While revenue was up for the large U.S. hyperscale cloud providers, capex took a slight hit year over year in the first quarter, according to a report issued today by 650 Group.
The hyperscale cloud market revenue in the U.S. grew 27% year over year in the first quarter, according to the report. While data center capex spending was down year over year for Apple, Google and Microsoft, Amazon's and Facebook's capex grew. It was just the second time in eight years that the capex dropped year over year.
"There's been a lot of concern out there because capex is slowing," said Alan Weckel, founding analyst for 650 Group in an interview with FierceTelecom. "The commodity pricing declined a lot while cloud providers in particular have increased their utilization. So there should be a sort of slow down in capex. It's not, at this point, alarming to the system vendors. It's more a natural thing that's occurring in the market, again due to those commodity price declines and increased utilization."
The alarm over less capex spending by the U.S. hyperscale providers was partially fueled by Arista's earnings report earlier this month, in which the cloud vendor lowered its second-quarter guidance this year due to less spending by Microsoft.
"Microsoft put out some press releases about that, and has been talking about it publicly," Weckel said. "But that's something that was happening anyway across the board. It's not like it's suddenly happened this quarter, and wasn't happening in the past. The commodity decrease is universal, but so is the increased utilization."
Weckel continued, "If you can get a few points of utilization increase across your installed base of over a million servers, then that's something where you don't need to build as many data centers or you can slow down how quickly you build data centers because you're getting the increased utilization across your entire installed base and not just new deployments. Microsoft has talked about it and it has been the highlight this quarter in terms of vendor earnings, but it's something Amazon, Google, and others have been doing as well for years."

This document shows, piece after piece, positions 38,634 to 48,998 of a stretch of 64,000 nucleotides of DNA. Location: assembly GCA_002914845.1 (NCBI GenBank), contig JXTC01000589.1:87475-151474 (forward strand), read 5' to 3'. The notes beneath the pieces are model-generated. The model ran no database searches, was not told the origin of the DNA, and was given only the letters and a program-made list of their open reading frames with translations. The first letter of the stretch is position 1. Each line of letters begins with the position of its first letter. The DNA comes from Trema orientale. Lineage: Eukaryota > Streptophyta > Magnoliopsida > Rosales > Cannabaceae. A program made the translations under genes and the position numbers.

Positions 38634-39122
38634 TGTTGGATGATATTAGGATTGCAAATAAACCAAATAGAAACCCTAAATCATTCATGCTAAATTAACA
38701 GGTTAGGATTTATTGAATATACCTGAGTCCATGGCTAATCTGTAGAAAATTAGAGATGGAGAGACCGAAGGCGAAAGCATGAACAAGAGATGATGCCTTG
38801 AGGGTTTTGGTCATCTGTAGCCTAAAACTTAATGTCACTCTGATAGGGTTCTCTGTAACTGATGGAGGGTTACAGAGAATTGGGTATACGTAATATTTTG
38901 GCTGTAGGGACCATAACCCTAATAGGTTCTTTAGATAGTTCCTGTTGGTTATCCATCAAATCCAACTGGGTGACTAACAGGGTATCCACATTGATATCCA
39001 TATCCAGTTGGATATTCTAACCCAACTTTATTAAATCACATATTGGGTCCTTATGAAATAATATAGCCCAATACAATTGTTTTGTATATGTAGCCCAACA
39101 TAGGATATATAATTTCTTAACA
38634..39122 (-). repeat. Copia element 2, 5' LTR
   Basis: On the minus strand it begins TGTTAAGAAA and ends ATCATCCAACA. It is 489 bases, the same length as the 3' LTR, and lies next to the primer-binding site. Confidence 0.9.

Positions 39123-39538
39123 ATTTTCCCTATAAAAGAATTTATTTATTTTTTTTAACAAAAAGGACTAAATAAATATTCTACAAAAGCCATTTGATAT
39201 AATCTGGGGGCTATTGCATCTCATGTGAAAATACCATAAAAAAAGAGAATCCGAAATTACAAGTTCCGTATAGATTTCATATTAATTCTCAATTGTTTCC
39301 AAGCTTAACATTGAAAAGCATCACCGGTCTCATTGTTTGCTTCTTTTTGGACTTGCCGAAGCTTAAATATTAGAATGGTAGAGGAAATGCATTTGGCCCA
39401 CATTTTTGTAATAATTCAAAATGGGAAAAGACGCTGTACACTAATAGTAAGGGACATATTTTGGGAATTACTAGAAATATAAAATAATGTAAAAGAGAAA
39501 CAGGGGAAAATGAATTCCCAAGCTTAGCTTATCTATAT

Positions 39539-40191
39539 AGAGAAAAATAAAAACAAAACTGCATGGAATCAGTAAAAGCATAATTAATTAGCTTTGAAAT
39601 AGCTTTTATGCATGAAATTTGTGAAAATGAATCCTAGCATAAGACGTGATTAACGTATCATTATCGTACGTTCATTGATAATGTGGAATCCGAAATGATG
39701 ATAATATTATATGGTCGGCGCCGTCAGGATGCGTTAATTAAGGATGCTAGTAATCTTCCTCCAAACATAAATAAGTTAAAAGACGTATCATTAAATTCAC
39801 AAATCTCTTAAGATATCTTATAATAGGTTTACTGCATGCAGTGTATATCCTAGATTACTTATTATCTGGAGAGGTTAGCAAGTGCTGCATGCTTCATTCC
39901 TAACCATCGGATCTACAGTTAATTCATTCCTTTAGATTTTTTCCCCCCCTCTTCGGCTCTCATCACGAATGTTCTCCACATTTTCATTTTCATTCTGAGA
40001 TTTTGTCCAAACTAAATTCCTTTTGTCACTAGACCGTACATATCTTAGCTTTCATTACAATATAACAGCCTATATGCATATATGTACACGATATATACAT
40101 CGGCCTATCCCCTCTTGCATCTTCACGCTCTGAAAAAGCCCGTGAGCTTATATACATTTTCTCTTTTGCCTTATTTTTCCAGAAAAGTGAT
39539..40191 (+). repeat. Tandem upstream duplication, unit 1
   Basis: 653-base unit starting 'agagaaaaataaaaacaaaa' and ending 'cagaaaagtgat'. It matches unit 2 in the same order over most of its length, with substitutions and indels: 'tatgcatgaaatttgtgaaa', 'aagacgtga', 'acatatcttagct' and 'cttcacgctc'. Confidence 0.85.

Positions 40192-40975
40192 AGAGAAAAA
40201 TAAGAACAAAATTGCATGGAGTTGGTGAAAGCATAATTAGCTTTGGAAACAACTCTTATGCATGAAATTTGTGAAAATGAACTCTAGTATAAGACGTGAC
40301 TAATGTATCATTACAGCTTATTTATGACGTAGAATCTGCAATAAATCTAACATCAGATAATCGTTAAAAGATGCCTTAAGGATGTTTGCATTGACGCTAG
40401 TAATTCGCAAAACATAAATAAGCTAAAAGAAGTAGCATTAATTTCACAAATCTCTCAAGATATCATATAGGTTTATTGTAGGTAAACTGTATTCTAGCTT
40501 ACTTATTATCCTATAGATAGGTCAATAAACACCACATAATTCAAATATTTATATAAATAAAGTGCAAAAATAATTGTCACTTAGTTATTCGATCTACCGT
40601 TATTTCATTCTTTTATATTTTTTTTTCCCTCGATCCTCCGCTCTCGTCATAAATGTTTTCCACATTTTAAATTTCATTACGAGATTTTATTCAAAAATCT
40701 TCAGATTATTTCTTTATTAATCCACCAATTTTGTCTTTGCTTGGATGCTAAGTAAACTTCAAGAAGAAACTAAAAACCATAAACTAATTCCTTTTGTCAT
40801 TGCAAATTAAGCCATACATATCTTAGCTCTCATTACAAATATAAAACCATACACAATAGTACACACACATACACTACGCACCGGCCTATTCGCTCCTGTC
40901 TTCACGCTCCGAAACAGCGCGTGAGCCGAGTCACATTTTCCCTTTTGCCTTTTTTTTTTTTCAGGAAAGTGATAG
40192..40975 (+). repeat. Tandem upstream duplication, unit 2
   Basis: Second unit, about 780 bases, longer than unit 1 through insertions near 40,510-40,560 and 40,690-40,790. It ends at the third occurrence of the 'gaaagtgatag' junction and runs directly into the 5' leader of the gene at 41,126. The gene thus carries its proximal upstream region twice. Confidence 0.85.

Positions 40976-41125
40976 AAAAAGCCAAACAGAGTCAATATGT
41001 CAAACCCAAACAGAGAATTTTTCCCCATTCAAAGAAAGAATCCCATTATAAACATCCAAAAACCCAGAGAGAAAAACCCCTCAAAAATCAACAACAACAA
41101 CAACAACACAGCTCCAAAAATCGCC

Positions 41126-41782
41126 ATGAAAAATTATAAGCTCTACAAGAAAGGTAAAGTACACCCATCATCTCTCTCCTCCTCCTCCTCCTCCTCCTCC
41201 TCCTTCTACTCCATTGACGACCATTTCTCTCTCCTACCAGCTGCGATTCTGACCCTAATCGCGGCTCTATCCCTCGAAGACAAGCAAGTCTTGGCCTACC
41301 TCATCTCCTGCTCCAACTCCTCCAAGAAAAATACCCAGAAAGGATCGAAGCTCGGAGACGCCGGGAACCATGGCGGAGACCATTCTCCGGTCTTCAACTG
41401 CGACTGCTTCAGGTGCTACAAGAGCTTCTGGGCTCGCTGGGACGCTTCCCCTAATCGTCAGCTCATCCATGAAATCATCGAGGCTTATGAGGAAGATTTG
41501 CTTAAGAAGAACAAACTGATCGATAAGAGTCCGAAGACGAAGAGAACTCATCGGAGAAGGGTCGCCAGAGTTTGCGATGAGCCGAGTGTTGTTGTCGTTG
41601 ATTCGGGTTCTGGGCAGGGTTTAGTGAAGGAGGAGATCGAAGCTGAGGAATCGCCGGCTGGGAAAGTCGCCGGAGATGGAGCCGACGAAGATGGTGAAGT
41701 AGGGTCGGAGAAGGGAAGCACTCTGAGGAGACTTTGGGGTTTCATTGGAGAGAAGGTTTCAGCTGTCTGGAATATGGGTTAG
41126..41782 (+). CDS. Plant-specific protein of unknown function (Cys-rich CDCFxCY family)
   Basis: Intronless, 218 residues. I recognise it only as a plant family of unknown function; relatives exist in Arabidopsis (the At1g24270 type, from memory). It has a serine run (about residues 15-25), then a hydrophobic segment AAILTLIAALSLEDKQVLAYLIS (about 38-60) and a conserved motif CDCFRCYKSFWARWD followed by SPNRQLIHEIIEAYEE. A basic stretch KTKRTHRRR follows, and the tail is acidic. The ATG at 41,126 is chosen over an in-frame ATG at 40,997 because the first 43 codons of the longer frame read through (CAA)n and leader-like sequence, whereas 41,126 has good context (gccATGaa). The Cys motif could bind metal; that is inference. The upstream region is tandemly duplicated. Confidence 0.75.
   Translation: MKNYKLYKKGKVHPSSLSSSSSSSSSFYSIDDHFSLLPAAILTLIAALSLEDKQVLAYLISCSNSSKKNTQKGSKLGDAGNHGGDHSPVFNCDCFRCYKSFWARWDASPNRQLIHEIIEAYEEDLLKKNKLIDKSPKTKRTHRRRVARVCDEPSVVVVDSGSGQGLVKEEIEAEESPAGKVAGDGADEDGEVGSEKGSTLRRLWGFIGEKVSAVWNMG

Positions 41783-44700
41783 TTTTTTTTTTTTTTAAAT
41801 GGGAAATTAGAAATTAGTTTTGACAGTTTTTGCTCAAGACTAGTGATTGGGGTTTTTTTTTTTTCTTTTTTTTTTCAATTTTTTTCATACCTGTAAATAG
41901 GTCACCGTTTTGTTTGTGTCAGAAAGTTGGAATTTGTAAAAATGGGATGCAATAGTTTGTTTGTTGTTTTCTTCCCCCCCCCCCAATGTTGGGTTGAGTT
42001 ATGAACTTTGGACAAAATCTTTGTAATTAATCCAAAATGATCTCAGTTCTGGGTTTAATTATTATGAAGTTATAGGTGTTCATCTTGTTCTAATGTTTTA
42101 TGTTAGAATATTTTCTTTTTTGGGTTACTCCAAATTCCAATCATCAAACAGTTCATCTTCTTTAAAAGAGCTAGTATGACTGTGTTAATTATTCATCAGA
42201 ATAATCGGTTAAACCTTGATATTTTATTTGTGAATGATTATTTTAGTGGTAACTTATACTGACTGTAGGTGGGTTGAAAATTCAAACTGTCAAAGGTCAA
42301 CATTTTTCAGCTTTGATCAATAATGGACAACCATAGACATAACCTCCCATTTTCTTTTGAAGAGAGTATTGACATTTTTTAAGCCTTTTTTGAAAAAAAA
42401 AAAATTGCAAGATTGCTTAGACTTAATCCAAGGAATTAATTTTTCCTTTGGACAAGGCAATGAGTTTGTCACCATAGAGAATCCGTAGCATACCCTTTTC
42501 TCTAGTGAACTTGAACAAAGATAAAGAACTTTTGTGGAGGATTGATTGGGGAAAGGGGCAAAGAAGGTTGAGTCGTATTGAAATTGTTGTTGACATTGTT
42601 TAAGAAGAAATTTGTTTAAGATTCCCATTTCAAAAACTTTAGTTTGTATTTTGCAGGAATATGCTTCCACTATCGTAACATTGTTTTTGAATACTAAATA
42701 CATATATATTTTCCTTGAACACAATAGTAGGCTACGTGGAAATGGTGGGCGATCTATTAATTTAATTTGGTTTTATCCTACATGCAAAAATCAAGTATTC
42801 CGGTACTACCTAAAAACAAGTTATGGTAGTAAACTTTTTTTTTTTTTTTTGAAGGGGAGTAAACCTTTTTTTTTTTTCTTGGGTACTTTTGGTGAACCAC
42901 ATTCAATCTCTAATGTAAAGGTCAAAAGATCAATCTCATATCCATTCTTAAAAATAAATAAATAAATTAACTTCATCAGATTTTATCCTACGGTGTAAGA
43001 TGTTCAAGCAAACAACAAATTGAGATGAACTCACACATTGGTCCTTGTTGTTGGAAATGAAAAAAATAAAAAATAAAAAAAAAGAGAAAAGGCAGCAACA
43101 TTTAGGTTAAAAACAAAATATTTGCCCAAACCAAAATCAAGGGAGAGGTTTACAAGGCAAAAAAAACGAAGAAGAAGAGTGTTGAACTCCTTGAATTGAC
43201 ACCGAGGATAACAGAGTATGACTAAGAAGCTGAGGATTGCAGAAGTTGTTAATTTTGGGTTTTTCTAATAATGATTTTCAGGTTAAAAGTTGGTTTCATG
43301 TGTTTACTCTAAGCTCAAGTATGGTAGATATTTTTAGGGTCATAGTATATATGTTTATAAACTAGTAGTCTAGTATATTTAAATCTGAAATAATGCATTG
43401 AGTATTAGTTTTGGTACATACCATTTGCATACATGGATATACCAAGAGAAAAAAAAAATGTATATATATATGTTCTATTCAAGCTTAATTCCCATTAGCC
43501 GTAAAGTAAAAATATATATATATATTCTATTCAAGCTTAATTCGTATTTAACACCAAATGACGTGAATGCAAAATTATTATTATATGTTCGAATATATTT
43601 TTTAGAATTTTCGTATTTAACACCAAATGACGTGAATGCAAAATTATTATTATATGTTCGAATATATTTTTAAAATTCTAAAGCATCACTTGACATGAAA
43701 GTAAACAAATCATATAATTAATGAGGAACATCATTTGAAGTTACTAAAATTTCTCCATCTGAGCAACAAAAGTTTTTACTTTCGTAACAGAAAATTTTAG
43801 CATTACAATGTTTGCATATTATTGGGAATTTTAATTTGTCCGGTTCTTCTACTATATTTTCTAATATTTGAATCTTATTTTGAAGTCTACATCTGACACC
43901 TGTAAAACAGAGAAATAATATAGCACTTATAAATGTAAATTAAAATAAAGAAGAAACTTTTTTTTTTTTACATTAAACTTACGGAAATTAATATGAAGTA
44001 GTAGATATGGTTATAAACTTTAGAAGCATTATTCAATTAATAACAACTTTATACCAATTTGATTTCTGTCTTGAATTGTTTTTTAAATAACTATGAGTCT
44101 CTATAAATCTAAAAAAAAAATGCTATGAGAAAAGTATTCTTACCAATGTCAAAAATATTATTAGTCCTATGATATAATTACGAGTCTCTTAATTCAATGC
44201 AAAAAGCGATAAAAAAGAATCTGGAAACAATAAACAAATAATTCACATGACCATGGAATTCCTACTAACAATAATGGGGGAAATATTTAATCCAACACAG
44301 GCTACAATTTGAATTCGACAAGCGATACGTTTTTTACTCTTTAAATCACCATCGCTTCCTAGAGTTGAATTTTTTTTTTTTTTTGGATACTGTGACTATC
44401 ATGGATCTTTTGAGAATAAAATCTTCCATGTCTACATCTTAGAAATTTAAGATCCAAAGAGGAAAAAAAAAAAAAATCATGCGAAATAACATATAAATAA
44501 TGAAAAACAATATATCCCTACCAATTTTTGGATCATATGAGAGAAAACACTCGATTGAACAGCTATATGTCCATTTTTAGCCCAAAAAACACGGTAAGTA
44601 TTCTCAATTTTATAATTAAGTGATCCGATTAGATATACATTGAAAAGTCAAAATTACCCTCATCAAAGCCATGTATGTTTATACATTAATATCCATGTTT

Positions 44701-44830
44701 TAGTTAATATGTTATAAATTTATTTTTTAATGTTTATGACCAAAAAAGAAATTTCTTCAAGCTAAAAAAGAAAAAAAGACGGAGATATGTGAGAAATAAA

In addition to Arista, companies impacted by the slower capex spend by the U.S. hyperscalers included Intel, Micron and Samsung, as well as companies below the system vendor space, according to Weckel.
Weckel said another factor in declining data center capex spending was that the large U.S. cloud providers were working through their collective inventories. Additionally, not all of the cloud providers are growing their capex the same way. The rest of the year will be a mixed bag in terms of capex, according to Weckel.
One area of impact will be an upcoming federal government cloud services contract. The Pentagon is planning to move all of its data to a highly secured cloud as part of its Star Wars' themed JEDI (Joint Enterprise Defense Infrastructure) project. Microsoft and Amazon Web Services are still in the running for the U.S. Department of Defense's $10 billion JEDI contract, which the Pentagon will announce sometime in July.
Driven largely by Microsoft and Amazon, Weckel said that infrastructure-as-a-service (IaaS) made up a large part of the overall cloud revenues.
"I would say the difference between this report and the last couple reports is that the infrastructure-as-a service revenue and the infrastructure-as-a-service capex are becoming a larger part of the mix," Weckel said. "Folks like Amazon with AWS and Microsoft with Azure are gaining share in the cloud space. So they're outpacing the growth of companies like Salesforce or a ServiceNow, and they're outpacing the growth of the search and social companies like Facebook and Google. So, what has changed since any of the reports last year to this year is infrastructure-as-a-service is becoming a larger part of the cloud."